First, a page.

Orange Free State

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Orange Free State,

former province, South Africa: see Free StateFree State,
formerly Orange Free State, province (2011 pop. 2,745,590), 50,126 sq mi (129,825 sq km), E central South Africa. It was renamed Free State shortly after the 1994 post-apartheid constitution went into effect.
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Orange Free State

 

a province of the Republic of South Africa. Area, 129,200 sq km. Population, 1,651,600 (1970 estimate), including 1,320,000 Bantu, 295,000 persons of European descent, and 36,000 mulattoes. The African population is concentrated in reservations (the so-called bantustans), which occupy less than 1 percent of the province’s land area. Nonwhites are subjected to racial discrimination. Bloemfontein is the provincial capital.

The Orange Free State is situated on an interior plateau 1,200 to 1,800 m high, which rises in the east to 2,300 m in the Drakensberg Mountains. The climate is subtropical, continental, and arid. From east to west the annual precipitation diminishes from 900 to 250 mm. There is a large river, the Orange, with its tributaries the Vaal and the Caledon. A dam, reservoir, and hydroelectric power plant were built in 1972 on the Orange River at Norvalspont. The plateau supports primarily a steppe and shrub vegetation, growing on fertile cinnamon-colored and gray soils; the southwest is shrub semidesert.

More than 60 percent of the population is engaged in agriculture, of which animal husbandry is the most important branch. Livestock, which numbered about 9 million sheep, 2 million head of cattle, and more than 200,000 horses in 1968, is concentrated primarily on large stock farms. The main crops are maize and wheat. Grown chiefly in the northwest, maize from the Orange Free State supplies more than one-third of the total harvested in the Republic of South Africa. Wheat from the Caledon River valley amounts to more than one-fourth of the national output.

The goldfields at Odendaalsrus, Allanridge, and Welkom, which were developed after World War II, account for more than one-third of the republic’s gold output. A valuable byproduct is the uranium that is extracted from the gold tailings and ores. Diamonds are mined at Koffiefontein and Jagersfontein, and low-grade coal, extracted south of Vereeniging, is processed into synthetic fuel at Sasolburg.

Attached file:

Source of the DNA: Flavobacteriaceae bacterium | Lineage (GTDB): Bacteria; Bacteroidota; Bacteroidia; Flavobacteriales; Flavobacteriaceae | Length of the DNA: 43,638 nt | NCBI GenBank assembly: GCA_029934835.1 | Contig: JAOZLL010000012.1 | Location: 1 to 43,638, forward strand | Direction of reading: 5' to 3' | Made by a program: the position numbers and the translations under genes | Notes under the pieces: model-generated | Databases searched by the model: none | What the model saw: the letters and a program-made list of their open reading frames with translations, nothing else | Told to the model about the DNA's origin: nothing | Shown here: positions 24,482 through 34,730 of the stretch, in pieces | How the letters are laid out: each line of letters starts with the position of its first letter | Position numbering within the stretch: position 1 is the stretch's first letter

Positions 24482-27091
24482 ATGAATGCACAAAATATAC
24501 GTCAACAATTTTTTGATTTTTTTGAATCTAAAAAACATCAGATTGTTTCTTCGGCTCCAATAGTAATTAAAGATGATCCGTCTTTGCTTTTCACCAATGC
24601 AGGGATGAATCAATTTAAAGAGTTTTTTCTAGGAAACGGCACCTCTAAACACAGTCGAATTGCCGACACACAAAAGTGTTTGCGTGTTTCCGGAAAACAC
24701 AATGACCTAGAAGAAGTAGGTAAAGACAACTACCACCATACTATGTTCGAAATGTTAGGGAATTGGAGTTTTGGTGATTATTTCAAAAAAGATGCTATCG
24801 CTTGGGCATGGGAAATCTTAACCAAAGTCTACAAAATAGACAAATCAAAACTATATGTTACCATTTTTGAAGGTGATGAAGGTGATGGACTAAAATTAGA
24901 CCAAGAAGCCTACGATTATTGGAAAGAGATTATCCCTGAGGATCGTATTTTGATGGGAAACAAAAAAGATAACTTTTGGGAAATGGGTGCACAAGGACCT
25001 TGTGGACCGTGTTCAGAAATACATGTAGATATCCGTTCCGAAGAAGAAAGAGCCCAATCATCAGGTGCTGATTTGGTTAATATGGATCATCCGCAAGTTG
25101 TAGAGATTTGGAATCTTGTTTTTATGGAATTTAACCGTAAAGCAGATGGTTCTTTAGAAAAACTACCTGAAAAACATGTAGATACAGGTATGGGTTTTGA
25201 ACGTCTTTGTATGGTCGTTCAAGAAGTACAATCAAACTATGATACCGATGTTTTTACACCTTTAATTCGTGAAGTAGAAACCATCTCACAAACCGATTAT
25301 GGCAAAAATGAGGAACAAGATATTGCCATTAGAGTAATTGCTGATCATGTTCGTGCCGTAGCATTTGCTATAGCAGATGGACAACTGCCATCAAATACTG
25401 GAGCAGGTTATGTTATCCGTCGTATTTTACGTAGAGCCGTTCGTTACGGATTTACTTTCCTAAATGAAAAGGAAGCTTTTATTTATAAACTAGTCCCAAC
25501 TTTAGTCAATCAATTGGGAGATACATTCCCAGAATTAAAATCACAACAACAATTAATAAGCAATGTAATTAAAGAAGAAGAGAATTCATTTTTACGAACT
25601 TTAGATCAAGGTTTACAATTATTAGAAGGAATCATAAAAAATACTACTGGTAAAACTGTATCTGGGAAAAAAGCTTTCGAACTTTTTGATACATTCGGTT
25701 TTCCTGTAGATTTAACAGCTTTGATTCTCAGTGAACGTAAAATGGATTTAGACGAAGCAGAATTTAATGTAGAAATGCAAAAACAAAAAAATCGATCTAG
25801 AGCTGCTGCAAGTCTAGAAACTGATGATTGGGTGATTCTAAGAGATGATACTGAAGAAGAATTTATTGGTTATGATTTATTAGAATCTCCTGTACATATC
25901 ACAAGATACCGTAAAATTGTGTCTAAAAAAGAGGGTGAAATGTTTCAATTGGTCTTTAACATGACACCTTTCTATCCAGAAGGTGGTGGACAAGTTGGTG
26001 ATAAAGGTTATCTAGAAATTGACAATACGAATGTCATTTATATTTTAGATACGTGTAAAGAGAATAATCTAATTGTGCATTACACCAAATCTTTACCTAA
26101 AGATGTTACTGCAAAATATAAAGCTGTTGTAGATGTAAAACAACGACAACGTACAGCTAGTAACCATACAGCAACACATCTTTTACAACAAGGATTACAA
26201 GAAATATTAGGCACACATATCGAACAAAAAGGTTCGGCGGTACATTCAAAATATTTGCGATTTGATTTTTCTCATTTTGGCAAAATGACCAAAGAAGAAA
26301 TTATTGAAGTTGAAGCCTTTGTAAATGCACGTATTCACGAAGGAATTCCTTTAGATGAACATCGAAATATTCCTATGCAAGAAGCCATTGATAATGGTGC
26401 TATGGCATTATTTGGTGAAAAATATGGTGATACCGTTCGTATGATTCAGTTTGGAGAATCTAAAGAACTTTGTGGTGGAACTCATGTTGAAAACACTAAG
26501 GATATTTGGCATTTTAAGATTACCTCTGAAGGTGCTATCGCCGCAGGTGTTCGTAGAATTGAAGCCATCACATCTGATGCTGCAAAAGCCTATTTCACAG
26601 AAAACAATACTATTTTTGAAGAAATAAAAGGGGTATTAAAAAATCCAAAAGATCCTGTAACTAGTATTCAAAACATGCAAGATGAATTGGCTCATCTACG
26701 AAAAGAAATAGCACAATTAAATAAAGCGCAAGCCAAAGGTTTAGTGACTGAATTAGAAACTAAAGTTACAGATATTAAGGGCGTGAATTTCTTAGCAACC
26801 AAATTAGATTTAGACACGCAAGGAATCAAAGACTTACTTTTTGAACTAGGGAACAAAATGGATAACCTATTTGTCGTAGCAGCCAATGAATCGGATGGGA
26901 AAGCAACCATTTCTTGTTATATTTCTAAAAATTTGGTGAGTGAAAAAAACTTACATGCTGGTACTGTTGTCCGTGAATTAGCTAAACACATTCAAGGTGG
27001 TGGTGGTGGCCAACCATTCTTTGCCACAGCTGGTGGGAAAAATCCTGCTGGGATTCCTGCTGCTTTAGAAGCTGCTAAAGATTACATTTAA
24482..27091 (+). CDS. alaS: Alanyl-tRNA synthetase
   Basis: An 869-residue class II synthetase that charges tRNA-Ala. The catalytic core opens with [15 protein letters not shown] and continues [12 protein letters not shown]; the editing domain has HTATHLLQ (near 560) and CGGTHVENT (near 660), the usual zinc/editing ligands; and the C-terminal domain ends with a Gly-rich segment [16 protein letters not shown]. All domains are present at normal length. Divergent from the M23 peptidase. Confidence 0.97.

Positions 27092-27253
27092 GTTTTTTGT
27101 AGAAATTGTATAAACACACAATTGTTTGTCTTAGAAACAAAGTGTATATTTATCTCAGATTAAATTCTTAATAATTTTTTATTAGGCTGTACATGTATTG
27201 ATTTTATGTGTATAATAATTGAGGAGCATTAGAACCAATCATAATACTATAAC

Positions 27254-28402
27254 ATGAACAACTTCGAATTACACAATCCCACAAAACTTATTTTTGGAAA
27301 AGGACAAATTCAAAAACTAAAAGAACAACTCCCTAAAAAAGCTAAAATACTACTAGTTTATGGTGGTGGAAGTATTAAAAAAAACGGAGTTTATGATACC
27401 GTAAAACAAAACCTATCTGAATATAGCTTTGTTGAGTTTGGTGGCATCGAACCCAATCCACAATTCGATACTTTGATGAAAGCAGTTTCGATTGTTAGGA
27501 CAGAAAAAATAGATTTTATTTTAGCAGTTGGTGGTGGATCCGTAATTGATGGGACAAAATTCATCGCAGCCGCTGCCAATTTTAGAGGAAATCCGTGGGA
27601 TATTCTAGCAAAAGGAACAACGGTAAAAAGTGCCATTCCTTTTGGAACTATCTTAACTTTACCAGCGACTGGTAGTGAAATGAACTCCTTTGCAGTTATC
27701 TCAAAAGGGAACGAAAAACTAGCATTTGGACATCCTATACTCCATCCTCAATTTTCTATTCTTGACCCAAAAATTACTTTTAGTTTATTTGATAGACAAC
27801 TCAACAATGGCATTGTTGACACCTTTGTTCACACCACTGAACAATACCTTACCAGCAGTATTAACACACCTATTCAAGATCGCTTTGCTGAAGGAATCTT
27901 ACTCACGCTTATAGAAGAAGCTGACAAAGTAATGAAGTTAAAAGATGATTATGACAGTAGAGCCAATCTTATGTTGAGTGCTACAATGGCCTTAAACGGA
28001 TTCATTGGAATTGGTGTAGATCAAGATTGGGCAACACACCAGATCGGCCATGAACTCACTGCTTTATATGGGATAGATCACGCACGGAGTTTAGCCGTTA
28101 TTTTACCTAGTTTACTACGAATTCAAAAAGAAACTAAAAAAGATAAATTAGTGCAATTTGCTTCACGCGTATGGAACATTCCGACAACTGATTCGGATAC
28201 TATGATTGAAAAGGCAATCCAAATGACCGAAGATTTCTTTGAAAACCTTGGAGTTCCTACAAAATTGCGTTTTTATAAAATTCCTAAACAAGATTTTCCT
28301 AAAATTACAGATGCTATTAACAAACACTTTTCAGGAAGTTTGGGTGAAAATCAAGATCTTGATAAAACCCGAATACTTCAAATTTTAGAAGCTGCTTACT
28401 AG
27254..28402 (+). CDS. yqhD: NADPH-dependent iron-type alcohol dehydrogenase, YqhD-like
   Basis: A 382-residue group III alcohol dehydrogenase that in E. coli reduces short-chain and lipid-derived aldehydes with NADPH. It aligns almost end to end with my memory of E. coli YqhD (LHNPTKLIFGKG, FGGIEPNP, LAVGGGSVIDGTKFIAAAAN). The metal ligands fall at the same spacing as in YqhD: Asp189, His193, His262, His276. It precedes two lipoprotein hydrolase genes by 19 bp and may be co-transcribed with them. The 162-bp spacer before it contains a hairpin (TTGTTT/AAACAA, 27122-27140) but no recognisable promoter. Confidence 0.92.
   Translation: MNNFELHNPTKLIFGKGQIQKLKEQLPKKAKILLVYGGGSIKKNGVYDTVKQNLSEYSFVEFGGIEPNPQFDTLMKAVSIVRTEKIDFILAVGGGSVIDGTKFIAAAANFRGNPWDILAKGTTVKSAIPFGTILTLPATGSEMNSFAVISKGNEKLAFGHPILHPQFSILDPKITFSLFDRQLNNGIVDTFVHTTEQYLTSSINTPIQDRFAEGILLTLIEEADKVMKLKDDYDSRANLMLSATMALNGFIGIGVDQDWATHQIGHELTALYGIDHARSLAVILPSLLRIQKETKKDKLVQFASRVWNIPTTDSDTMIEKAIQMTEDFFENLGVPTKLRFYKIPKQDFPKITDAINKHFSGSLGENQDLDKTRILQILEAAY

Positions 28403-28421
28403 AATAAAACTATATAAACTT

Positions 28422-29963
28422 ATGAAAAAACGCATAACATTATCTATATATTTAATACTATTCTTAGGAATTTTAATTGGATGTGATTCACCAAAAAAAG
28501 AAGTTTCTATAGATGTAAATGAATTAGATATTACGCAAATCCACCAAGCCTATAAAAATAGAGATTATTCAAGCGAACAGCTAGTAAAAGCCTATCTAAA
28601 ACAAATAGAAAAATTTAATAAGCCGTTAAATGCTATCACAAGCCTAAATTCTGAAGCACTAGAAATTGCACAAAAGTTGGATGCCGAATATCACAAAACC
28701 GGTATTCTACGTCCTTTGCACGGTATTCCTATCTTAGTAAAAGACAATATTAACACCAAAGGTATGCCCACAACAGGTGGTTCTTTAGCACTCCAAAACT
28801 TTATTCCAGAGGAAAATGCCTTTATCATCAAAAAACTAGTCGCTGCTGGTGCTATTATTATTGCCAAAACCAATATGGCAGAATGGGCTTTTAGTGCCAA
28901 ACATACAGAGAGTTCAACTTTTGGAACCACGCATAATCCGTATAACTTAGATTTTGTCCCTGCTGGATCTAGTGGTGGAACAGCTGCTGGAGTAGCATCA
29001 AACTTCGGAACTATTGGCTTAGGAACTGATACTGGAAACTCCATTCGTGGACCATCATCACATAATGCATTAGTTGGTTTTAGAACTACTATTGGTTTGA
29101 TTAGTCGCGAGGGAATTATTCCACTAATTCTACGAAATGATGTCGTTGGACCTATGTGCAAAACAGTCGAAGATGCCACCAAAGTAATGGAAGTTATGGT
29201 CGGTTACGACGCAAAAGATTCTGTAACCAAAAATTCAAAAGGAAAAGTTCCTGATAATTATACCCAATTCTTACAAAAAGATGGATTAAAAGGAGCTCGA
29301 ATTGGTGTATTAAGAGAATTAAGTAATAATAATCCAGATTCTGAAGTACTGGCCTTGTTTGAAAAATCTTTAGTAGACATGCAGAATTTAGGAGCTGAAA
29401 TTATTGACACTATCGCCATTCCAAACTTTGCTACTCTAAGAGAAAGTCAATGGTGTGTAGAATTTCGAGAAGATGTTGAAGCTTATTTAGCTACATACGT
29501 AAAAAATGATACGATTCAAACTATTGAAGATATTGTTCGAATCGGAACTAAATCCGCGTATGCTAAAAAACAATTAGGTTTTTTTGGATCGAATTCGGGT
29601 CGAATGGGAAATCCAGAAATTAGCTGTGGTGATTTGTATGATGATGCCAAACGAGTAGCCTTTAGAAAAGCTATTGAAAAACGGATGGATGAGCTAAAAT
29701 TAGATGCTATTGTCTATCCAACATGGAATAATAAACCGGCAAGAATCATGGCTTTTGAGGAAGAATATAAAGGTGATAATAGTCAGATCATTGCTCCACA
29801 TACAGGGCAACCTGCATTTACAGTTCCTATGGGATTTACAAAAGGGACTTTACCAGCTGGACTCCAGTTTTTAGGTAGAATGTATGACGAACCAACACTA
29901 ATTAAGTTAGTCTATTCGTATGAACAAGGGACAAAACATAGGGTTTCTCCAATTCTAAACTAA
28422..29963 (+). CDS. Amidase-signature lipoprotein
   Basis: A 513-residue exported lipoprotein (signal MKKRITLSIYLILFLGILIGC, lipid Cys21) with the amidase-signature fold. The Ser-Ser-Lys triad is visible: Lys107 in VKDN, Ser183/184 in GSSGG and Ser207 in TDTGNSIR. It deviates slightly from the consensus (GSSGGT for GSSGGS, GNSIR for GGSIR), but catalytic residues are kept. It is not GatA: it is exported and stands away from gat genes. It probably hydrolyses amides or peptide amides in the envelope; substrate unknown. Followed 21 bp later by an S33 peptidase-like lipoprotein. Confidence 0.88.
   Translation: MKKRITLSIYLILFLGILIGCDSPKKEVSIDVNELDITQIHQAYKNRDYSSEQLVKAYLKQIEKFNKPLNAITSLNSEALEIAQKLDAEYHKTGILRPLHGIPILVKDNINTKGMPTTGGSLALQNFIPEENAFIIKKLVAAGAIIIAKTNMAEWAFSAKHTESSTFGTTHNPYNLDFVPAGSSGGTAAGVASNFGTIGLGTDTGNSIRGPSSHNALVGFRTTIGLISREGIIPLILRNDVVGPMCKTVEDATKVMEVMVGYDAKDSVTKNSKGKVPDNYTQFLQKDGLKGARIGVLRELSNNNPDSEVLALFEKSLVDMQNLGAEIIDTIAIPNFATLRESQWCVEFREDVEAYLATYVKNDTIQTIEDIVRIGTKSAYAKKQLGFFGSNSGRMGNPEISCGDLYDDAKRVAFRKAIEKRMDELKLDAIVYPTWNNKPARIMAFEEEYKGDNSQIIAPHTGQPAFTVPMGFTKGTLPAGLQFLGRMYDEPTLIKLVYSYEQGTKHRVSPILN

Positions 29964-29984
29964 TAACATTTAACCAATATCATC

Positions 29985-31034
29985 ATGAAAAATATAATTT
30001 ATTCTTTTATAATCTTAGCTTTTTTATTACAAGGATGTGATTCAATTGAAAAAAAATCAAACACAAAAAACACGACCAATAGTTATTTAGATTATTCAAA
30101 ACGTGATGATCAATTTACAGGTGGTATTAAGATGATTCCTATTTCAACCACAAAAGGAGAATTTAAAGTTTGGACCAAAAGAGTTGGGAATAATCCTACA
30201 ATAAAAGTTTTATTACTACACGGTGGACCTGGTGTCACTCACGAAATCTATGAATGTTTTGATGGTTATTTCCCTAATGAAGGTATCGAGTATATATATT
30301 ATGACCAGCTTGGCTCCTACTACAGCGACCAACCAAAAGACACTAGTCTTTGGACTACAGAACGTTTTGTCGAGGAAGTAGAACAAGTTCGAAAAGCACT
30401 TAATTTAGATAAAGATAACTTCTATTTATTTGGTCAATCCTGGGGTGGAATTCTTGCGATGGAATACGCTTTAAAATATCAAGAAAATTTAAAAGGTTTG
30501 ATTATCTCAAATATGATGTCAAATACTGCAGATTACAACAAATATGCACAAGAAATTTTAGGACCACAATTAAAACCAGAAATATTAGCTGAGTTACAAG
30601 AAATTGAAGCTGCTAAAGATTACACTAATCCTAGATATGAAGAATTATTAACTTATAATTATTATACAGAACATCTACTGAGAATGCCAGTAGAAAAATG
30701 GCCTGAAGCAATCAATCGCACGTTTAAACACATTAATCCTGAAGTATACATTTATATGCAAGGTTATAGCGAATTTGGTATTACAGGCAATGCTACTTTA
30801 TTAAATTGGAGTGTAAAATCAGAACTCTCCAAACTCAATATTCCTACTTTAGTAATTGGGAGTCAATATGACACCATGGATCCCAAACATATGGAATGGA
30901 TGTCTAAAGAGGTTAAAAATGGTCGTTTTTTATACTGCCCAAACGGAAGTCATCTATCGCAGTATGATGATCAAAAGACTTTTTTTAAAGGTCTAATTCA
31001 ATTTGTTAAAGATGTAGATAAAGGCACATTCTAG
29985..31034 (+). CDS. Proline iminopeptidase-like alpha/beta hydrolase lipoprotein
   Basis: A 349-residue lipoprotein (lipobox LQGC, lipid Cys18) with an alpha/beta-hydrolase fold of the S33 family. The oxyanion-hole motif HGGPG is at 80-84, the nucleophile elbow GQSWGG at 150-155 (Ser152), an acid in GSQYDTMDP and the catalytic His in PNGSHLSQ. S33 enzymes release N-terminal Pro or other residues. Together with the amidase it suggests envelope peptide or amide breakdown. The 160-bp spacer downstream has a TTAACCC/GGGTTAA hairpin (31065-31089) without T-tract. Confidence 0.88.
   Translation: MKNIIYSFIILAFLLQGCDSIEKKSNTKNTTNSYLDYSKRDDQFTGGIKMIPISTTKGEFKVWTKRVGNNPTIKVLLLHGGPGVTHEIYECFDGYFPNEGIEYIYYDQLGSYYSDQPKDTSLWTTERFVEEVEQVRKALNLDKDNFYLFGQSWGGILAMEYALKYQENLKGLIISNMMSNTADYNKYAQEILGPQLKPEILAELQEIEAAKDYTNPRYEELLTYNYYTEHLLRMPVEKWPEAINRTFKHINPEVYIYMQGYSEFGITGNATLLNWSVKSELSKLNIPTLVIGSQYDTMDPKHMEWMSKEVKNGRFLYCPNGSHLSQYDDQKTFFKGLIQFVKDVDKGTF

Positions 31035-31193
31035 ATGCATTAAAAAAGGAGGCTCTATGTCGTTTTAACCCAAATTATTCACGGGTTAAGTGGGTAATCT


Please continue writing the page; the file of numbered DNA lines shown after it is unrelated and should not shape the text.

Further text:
The Orange Free State has the chemical and pharmaceutical industries, and its machine-building enterprises handle rolling-stock repairs, motor-vehicle assembly, and cable manufacturing. Light industry includes the production of leather and footwear, textiles, and clothing. There is also a food-processing industry. Bloemfontein and Welkom are the main industrial centers. Out of a total of 2,700 km of railroads, 500 km were electric-powered as of 1968.

G. M. MOISEEVA

The Orange Free State was originally inhabited by Basuto tribes. The Afrikaners (Boers), who first arrived in the 1830’s, brutally exploited the indigenous population. In March 1854 the Boers created the republic of the Orange Free State, with citizenship restricted to persons of European origin. During the Boer War (1899–1902) the Orange Free State was allied with the Transvaal against Great Britain. As a result of the war, the Orange Free State was annexed by the British, who administered it as the Orange River Colony. In 1907 the colony was granted self-government. When the Union of South Africa was formed in 1910 (Republic of South Africa since 1961), the Orange Free State joined as one of the union’s four provinces.

Orange Free State

a former province of central South Africa, between the Orange and Vaal rivers: settled by Boers in 1836 after the Great Trek; annexed by Britain in 1848; became a province of South Africa in 1910; replaced in 1994 by the new province of Free State; economy based on agriculture and mineral resources (esp gold and uranium). Capital: Bloemfontein